Swine flu, media often lead to stereotypes


A sucker punch to the stomach can knock the wind out of you.   

While buying lunch one day, I was asked, “Where are you from?” and I promptly responded that I was from Shawnee, Kan. The answer she wanted was clear when my answer did not suffice. She asked again, “No. I mean, where are you from?” I answered that I am Mexican-American and her immediate response was a punch to the gut.

She took two steps back, covered her mouth and simply said, “Oh! Swine flu!” Thrown off guard, I took my lunch and asked her to have a great day.

I have been treated like a second-class citizen before, but this was a first. I have always been able to maintain a sense of human dignity, but in this instance I felt like a plague-infected rat.

It reminded me of that dead animal in the park my mother always warned me not to touch. I was the infectious creature that did not deserve compassion.

Being of Mexican heritage does not make me more susceptible or likely to pass the “swine flu.” Without a cough or an appearance of illness, the reaction I received was an unwarranted irrational fear created by stereotypes.

The truth is, the swine flu has been existent for many years, and this specific strand did not originate in Mexico. Also, this strand of swine flu infected the U.S. decades before, reported by New Scientist magazine.

However, this is not the only stereotypical myth or irrational fear used to demonize immigrants – especially brown immigrants. Myths like “immigrants are a burden on social services,” “immigrants do not pay taxes” and “immigrants take jobs from hard-working Americans,” are statistically and scientifically disproven.

In two separate studies, both the President’s Council of Economic Advisers and the National Research Council of the National Academy of Science concluded the average immigrant generates significantly more public revenue than they use. The Council of Economic Advisers concludes that “the long-run impact of immigration on public budgets is likely to be positive.”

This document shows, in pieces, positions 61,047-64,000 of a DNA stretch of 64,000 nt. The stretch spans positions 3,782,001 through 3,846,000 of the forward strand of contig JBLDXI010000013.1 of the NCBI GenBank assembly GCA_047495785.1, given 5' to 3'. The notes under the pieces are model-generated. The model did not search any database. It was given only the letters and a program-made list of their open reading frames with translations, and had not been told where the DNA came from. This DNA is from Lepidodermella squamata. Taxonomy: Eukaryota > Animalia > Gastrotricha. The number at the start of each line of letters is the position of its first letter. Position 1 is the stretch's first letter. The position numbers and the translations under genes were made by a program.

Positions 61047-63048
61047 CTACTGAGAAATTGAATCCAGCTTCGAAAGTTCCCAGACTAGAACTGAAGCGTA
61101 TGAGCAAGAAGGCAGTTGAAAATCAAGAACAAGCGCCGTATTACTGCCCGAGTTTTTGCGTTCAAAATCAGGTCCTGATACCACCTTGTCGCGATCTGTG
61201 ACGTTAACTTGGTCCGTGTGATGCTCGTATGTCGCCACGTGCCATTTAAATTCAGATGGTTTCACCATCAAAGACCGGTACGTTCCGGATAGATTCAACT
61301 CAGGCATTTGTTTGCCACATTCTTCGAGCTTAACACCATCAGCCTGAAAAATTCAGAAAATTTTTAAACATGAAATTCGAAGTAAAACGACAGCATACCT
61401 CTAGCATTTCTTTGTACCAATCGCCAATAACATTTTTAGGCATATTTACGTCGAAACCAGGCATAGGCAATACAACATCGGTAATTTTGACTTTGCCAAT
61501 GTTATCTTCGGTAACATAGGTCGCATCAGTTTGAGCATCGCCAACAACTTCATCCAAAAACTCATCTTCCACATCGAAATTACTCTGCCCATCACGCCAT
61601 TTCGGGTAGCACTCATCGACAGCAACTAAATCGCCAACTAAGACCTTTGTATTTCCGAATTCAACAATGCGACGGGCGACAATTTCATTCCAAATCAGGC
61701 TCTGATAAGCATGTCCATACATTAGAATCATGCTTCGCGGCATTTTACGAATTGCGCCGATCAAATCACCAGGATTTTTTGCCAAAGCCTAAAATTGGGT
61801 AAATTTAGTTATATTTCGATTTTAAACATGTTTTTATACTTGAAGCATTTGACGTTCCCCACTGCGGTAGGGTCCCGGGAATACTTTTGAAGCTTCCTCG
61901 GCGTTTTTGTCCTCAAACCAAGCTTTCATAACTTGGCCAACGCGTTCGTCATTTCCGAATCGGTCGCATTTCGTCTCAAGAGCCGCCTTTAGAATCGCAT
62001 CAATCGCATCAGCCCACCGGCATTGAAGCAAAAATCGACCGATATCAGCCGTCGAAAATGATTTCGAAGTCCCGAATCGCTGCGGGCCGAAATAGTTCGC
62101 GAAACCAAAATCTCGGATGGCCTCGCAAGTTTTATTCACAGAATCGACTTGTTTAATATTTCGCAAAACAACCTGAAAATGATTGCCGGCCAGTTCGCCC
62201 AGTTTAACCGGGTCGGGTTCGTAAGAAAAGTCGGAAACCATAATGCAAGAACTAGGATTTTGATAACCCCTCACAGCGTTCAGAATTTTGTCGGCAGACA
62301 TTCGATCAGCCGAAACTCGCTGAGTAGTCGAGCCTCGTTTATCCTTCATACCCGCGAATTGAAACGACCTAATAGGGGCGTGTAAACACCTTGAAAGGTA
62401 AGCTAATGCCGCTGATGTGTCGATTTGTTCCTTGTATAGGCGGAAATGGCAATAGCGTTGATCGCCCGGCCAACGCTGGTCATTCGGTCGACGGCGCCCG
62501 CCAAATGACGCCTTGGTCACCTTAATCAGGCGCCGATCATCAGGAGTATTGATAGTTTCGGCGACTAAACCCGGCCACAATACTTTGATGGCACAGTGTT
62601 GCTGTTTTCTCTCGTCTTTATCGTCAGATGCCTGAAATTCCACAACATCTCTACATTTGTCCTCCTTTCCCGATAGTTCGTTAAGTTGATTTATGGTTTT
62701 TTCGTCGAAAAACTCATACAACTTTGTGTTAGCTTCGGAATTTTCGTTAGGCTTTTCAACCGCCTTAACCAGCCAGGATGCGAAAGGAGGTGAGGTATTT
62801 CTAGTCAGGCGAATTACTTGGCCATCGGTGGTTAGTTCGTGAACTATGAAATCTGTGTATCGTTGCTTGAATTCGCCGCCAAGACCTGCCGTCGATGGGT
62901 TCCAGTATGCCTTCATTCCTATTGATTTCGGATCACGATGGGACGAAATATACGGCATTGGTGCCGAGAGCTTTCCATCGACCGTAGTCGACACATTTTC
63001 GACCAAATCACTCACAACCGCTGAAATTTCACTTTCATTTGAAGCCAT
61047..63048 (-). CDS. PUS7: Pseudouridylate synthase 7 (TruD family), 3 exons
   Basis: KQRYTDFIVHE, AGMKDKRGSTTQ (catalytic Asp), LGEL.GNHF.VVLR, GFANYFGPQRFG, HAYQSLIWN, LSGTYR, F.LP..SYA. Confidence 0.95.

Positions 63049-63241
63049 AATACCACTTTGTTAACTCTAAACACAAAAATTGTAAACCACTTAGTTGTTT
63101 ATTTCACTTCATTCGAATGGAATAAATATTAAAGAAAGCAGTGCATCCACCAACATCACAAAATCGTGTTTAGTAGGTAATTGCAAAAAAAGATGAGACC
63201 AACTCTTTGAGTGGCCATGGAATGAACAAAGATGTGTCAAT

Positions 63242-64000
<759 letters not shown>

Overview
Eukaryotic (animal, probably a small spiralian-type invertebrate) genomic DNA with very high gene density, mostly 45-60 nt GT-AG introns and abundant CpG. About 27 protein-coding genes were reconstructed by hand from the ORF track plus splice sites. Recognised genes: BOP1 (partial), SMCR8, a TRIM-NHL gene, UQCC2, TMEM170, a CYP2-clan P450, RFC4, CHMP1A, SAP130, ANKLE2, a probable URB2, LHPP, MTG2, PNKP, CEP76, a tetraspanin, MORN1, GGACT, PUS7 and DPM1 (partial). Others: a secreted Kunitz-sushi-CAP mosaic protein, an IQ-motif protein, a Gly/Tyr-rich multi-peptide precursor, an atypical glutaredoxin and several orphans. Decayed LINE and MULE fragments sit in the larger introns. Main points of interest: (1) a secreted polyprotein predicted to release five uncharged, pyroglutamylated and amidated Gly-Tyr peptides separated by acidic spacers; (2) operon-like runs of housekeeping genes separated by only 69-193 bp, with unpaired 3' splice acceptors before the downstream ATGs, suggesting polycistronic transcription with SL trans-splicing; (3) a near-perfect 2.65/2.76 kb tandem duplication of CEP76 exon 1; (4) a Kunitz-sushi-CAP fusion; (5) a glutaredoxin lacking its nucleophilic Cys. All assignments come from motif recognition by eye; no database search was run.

Immigrants will give about $80,000 more in taxes than they receive from federal and local benefits. Additionally, according the 2005 Economic Report of the President, “more than half of all undocumented immigrants are believed to be working [and] contribute to the tax rolls but are ineligible for almost all Federal public assistance programs and most major Federal-state programs.”

Immigrants do not reap benefits they do not deserve; rather, they are being force to pay into a system many will never see a return on.

Secondly, the concept that immigrants hurt the economy and take jobs away from citizens can also be contradicted with recent research. In 2007, the President’s Council of Economic Advisers released a report based in review of literature and statistics.

It reported that “immigrants not only help fuel the Nation’s economic growth, but also have an overall positive effect on the American economy as a whole and on the income of native-born American workers.” This is true because immigrants do not compete with natives for jobs but compliment current citizens.

The increase in immigration was coupled with the increase in wages for U.S. workers. U.S. workers will receive cumulative wage gains of $30 billion per year. The concept that immigrants hurt the workforce is false. They compliment and assist the skilled workers of the U.S.

I have been treated as a second-class citizen, looked upon as an infectious beast, yet I could not be more proud to be Mexican-American.

Often Latinos and Chicanos are the brunt of xenophobic stereotypes, all of which can be disproven with evidence-based research. As an informed citizen with a sense of civic duty, I encourage you to not believe the myths of mainstream media and extreme nativists who would like you to believe the apocalypse will be caused by humans crossing borders.

– Bobby Gomez is a senior in elementary education. Please send comments to opinion@spub.ksu.edu.